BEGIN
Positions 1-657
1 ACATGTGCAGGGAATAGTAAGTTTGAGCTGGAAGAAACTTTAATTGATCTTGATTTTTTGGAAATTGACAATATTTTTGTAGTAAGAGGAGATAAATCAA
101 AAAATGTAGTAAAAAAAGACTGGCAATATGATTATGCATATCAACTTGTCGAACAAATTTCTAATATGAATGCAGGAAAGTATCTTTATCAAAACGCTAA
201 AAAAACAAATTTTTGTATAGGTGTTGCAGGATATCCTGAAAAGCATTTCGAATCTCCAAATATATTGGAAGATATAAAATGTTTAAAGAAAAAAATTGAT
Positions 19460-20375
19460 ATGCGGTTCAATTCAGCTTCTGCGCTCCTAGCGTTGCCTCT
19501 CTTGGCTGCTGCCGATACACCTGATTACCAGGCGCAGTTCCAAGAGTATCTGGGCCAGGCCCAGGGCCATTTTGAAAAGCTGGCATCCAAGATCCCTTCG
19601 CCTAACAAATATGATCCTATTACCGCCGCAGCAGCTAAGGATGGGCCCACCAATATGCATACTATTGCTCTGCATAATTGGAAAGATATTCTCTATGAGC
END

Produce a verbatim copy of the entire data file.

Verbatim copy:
Positions 1-657
1 ACATGTGCAGGGAATAGTAAGTTTGAGCTGGAAGAAACTTTAATTGATCTTGATTTTTTGGAAATTGACAATATTTTTGTAGTAAGAGGAGATAAATCAA
101 AAAATGTAGTAAAAAAAGACTGGCAATATGATTATGCATATCAACTTGTCGAACAAATTTCTAATATGAATGCAGGAAAGTATCTTTATCAAAACGCTAA
201 AAAAACAAATTTTTGTATAGGTGTTGCAGGATATCCTGAAAAGCATTTCGAATCTCCAAATATATTGGAAGATATAAAATGTTTAAAGAAAAAAATTGAT
Positions 19460-20375
19460 ATGCGGTTCAATTCAGCTTCTGCGCTCCTAGCGTTGCCTCT
19501 CTTGGCTGCTGCCGATACACCTGATTACCAGGCGCAGTTCCAAGAGTATCTGGGCCAGGCCCAGGGCCATTTTGAAAAGCTGGCATCCAAGATCCCTTCG
19601 CCTAACAAATATGATCCTATTACCGCCGCAGCAGCTAAGGATGGGCCCACCAATATGCATACTATTGCTCTGCATAATTGGAAAGATATTCTCTATGAGC